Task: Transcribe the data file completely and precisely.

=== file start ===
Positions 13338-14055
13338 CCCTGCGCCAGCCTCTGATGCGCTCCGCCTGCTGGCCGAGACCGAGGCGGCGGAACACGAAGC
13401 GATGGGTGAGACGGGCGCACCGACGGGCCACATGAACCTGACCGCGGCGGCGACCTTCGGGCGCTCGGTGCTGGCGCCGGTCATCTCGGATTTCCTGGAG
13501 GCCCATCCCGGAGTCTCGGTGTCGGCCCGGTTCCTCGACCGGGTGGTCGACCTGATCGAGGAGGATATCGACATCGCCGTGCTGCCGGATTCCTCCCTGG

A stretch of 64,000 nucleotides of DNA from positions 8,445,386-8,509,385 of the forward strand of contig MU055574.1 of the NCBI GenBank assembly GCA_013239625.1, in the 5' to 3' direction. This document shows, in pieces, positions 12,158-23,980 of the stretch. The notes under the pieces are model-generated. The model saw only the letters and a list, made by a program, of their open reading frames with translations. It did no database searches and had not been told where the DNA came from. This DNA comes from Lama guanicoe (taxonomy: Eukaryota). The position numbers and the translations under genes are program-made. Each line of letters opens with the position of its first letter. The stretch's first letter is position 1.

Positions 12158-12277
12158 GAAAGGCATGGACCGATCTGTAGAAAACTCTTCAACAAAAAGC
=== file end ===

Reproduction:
Positions 13338-14055
13338 CCCTGCGCCAGCCTCTGATGCGCTCCGCCTGCTGGCCGAGACCGAGGCGGCGGAACACGAAGC
13401 GATGGGTGAGACGGGCGCACCGACGGGCCACATGAACCTGACCGCGGCGGCGACCTTCGGGCGCTCGGTGCTGGCGCCGGTCATCTCGGATTTCCTGGAG
13501 GCCCATCCCGGAGTCTCGGTGTCGGCCCGGTTCCTCGACCGGGTGGTCGACCTGATCGAGGAGGATATCGACATCGCCGTGCTGCCGGATTCCTCCCTGG

A stretch of 64,000 nucleotides of DNA from positions 8,445,386-8,509,385 of the forward strand of contig MU055574.1 of the NCBI GenBank assembly GCA_013239625.1, in the 5' to 3' direction. This document shows, in pieces, positions 12,158-23,980 of the stretch. The notes under the pieces are model-generated. The model saw only the letters and a list, made by a program, of their open reading frames with translations. It did no database searches and had not been told where the DNA came from. This DNA comes from Lama guanicoe (taxonomy: Eukaryota). The position numbers and the translations under genes are program-made. Each line of letters opens with the position of its first letter. The stretch's first letter is position 1.

Positions 12158-12277
12158 GAAAGGCATGGACCGATCTGTAGAAAACTCTTCAACAAAAAGC